This is dedicated to two women whom make certain I don’t go without food or coffee. Guy also contributes to my financial affairs, although this is not about him.
Love Letter Written with a Wishful Penny Attached
I borrow letters from the alphabet at no cost to anyone. The letters never run out but occasionally get lost in the paper clips and rubber bands, the empty ice trays or rolls of toilet paper. How do I curve where we are headed without falling into the abyss of tired “Gs.”
This is about love. “Js” jump at the chance to be involved. I can handle one jack rabbit jumping over the name John; a dear John this is not. I’m trying to say this is about love. About love being so much more than a penny. Although, pennies can decorate an evening on a porch of a restaurant known for its linguini and musicians tucked in corners of the building, on low, serenading everyone.
I have little to offer others than letters and toothy grins. It’s a stretch for me to get this on paper because there is so much I want to give. I usually trust that most written words find their niche; they roll over on a line and butt up into a sentence. Sometimes an exclamation settles it, but usually it’s a period. Love is not lost with a dash. A dash simply means something else is a attached, maybe the geranium I spotted sitting in the window of Pete’s Pizzeria.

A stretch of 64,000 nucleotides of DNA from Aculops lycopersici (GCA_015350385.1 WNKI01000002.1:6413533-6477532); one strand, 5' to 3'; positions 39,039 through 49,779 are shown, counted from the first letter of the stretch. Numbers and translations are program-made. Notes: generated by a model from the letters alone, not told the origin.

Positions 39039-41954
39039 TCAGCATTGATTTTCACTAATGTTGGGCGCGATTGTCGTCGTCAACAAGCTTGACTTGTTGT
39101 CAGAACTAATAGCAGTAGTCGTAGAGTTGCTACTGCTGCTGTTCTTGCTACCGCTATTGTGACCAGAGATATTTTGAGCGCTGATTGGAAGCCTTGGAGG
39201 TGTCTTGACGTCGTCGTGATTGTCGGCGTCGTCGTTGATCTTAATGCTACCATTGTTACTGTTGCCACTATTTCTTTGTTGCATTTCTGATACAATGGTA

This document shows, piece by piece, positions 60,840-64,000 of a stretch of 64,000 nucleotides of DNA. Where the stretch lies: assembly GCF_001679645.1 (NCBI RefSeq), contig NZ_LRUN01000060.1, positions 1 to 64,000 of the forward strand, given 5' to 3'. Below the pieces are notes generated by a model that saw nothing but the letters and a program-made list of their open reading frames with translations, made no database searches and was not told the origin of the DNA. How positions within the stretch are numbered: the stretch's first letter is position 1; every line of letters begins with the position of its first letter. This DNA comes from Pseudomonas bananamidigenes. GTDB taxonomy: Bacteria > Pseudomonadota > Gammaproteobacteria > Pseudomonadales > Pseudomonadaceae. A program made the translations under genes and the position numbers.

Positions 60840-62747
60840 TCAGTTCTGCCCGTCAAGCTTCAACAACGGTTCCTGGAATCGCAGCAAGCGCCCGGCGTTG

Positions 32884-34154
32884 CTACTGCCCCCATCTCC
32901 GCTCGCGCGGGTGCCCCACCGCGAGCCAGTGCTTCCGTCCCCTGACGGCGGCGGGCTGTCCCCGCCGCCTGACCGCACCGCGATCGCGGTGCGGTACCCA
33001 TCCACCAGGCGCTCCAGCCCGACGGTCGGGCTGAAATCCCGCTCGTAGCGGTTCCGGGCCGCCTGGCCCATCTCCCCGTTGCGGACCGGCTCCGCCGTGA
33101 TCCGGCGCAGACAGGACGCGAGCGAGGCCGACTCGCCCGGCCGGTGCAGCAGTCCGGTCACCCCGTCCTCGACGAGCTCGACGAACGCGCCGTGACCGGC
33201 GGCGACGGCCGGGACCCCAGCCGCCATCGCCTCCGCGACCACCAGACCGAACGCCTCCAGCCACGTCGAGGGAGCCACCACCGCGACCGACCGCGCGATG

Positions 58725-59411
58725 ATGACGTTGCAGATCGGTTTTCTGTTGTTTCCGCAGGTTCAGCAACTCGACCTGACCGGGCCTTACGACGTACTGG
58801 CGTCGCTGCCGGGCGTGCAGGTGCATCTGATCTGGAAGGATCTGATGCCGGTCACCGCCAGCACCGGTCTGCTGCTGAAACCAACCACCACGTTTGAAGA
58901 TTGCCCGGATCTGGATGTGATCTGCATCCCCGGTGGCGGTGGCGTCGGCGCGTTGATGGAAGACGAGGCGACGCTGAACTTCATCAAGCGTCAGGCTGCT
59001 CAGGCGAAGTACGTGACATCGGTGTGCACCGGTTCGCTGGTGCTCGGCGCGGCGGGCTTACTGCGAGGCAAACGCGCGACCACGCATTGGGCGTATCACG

It feels like I am moving further away from you while enlisting all these words to form paragraphs. It was not my intention to write paragraphs. I was going to turn all this into a poem. My printer has plenty of ink. My type is showing off; it’s more useful to me than a magenta crayon. Crayons have to be sharpened and, well, magenta is too bright for me right now. I’m thinking more gray. Did I mention the band serenading the patrons?
How many letters ago was that? “A few,” you say, and aren’t I glad you finally showed up. I do know you were there all along like one does a dog leaving a muddy trail across concrete.
I am reminded of a poetry class I once attended. I would write long stretches of words and turn these stretches into the professor. At long last, the professor said “Kristina, I have yet to see a single poem from you!” So I wrote a poem, a very bad poem that contained poison ivy and love gone wrong.
My love for you is raw and bridled, reflected in the flank of a horse. It’s not sexual. There is no kiss that follows hello and walks away with a promise. We are not attached by anything greater than an intimate friendship; intimate because we show up to dinner vulnerable, willing to share anything that belongs to us, lingering just below the edge of consciousness.
I’m winding down like a girl who does “around the world” with her yo-yo, her yo-yo landing safely in her palm.